Beacon Pines is a visual novel, but really it qualifies with a new level of cozy interaction and fathoms deep optimistic complexity to its characters. The basic structure of the story relies on an interesting “plot device” made of… well, plot devices! You start in a storybook tale of a young fawn, though I’d say that’s up for interpretation, named Luka at his grandmother’s. Through exploration and experimentation and interacting with those around you can acquire something known as “charms.” Charms help change the course of the story. You may need to go back and forth to test what works and what doesn’t, but with each charm, comes some new element that alters everything. Hold on to your BOOK straps, we’re going in.
This is another showcase part of The Indie Houses Event on Steam. Lots of new games there and through my community at Indie Game Collective. Another game I covered for this event was Kraken Academy on Tuesday.
Things Happening in Beacon Pines
When I first loaded this game up, my emotions went twisting around inside me with the stunning cottage core nature setting mixed with Luka’s very deeply personal interaction in a grove. It seemed like a picture that wouldn’t move yet swished beneath your shoes as you walked through the grass. Nothing is quite explained too thoroughly for quite a bit of time. You’ll certainly find that browsing around Gran and You’s cottage leads to interesting discoveries and necessary elements of the game. You’ll have to at least talk to Gran, so you can learn the purpose of the “charms” spread throughout this game.
I don’t really know what the charms are. I got charms with words like “chill” and “ponder.” And later on, one was a TURD, what!! Anyway, my first charm was “chill.” It didn’t seem to do much at all, or maybe it did, I don’t know. It takes time to wander through the small town of Beacon Pines though, and at this point, it’s the only way to test out each charm. I might be wrong though because apparently, you can move backward in intervals depending on what’s already happened. It’s kind of like a spellbook I guess you could say.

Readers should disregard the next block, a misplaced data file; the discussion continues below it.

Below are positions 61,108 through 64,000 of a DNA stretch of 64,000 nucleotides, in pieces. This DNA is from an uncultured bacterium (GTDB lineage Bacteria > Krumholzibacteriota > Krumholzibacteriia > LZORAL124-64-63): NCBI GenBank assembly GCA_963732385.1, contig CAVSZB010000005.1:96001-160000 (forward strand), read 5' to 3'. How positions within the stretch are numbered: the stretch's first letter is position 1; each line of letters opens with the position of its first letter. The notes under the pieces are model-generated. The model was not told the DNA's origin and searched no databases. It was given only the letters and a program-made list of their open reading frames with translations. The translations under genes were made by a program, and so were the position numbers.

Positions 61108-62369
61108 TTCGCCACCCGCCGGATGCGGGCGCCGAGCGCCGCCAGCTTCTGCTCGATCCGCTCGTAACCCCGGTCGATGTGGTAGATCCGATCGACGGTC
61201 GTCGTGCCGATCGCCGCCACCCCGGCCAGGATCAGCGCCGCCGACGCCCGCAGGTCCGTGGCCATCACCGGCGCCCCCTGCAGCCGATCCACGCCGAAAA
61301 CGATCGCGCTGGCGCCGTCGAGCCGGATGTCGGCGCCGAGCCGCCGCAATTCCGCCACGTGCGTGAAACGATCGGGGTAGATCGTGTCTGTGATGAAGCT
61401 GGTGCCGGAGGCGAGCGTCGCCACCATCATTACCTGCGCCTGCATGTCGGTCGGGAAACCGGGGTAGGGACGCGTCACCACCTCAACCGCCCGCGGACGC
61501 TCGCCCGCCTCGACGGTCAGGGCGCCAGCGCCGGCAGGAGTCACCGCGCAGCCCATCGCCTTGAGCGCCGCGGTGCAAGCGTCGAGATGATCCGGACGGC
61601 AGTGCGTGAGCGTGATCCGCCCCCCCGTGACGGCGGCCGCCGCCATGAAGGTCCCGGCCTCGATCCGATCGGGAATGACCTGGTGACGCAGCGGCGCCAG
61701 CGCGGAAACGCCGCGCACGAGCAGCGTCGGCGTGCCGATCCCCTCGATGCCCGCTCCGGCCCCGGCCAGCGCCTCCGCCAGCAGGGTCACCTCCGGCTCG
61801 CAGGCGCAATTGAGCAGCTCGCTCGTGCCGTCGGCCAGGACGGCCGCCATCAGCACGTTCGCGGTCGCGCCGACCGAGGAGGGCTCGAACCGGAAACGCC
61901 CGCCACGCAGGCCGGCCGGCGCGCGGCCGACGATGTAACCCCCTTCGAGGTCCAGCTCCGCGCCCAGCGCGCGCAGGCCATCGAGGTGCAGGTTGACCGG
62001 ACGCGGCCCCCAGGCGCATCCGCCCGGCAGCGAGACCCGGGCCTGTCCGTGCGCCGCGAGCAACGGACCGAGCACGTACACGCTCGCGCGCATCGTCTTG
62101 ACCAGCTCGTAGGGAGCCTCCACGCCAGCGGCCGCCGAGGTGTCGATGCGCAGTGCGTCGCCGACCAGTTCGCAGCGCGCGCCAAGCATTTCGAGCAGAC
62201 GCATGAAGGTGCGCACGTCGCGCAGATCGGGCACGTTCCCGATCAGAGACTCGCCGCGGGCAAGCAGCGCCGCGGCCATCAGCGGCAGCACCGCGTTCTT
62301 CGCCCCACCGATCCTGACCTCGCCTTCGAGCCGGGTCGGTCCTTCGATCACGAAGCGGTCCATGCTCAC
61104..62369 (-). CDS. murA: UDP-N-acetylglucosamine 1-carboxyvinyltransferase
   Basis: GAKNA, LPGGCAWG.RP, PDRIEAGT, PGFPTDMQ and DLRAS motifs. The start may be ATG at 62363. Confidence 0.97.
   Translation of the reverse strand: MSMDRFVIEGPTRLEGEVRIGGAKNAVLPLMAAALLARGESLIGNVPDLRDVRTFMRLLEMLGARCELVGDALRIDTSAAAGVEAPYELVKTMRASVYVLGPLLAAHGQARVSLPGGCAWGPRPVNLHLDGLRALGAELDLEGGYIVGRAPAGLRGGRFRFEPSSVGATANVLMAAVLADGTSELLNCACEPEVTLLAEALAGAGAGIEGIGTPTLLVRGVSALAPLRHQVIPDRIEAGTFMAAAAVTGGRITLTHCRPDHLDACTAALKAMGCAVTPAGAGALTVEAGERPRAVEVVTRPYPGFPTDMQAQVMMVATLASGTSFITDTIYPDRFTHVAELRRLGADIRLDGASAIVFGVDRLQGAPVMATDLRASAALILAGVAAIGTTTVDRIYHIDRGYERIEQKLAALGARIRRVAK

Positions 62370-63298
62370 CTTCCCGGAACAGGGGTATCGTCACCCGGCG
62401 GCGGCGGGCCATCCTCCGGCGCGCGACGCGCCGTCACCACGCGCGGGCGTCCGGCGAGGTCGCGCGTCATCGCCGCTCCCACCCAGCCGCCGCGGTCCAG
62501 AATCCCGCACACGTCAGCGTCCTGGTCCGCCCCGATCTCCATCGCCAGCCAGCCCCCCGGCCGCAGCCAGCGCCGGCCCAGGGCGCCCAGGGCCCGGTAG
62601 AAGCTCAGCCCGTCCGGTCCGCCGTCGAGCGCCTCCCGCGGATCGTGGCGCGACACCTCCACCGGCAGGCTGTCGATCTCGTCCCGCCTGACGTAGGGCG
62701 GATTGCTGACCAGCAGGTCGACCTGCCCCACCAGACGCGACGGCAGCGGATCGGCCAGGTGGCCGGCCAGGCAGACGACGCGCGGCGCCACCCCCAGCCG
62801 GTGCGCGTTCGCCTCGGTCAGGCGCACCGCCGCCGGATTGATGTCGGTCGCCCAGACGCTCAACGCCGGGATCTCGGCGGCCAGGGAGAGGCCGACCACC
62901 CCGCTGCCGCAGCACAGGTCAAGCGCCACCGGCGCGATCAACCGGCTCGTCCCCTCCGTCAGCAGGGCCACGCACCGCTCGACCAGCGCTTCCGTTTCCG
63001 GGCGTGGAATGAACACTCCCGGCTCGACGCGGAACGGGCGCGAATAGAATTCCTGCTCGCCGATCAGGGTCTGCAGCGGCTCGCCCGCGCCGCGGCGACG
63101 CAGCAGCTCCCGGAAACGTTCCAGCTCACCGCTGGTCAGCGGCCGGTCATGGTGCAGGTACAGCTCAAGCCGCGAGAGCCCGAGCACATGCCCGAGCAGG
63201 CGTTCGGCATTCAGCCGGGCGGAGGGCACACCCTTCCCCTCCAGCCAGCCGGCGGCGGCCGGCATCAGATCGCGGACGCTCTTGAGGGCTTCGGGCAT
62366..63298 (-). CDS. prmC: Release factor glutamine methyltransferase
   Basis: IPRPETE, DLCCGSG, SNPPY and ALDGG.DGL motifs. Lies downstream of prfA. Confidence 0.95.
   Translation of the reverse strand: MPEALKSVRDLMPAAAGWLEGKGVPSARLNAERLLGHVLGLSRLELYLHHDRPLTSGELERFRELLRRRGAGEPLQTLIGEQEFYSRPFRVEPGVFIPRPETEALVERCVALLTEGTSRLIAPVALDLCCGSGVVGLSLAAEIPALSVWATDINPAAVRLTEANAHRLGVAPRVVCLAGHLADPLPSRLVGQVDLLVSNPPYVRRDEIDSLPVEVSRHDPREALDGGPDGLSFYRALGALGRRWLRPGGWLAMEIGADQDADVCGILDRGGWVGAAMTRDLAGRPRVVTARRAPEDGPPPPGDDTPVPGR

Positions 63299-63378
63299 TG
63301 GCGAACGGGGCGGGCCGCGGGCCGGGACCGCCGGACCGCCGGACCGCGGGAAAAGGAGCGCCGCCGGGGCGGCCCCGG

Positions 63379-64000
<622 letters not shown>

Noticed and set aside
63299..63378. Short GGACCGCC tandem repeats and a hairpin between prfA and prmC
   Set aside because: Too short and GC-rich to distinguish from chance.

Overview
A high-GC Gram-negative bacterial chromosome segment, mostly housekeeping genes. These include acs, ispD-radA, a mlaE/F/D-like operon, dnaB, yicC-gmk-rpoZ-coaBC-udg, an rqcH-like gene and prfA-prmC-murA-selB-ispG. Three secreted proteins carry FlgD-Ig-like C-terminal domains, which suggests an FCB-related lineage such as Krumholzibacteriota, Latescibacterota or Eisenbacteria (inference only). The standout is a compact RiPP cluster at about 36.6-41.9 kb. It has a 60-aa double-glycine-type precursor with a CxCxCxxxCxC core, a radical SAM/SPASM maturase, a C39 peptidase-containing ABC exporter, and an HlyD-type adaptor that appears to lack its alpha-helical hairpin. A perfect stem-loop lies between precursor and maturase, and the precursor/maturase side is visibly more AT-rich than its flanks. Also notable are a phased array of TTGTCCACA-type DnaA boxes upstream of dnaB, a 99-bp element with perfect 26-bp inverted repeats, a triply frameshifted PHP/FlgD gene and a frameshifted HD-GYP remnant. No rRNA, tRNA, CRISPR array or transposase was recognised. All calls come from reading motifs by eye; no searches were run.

That is perfectly okay, as far as I’m concerned. The characters whom you are able to talk to around the town are really cool looking and have some great dialogue. Great game dialogue is a boon, and when games master it, it can enhance the rest of the game.
Features of Beacon Pines
Here is a list of features from the press kit:
- Explore an illustrated mountain town to collect word charms
- Use those words to alter the story
- More words to make friends
- And even more wordthose words to weave the fabric of fate itself
- Open the magical book at any time to go back and change your decisions
What I Wonder
The last part of the game I played before making the final quantum leap home was the abandoned warehouse. This part of the game intrigued me more than any other. Why wouldn’t you have an abandoned warehouse with toxic sludge and people who shouldn’t be there as you sneak in with your friends? It’s mysterious, and a tad weird. It is totally part of canon practically in a boatload of visual novels, comics, TV, etc. Unfortunately, reader, I cannot share why exactly the warehouse is there.
As far as the mechanics, this concept is ready to go. The storyline feels like it’s going to take on some substantial developments down the road though. It does not step on any thematic toes for the majority of the story than anywhere else. I think the only game I might compare it to is is Bastion, classic predecessor to Hades. Mostly visually though.
I love what I saw in this demo, and for a low price of free, you should check it out.
Here is some gameplay footage if you want to see what transpired of the course of around half an hour up until its cliffhanger. It might give you a boost.
That’s about it for my coverage on this one. No news is not bad news, as Tom Nook says. I think you’ll enjoy this cast of fuzzy creatures. And if you can wishlist it on Steam, even better! Link below.
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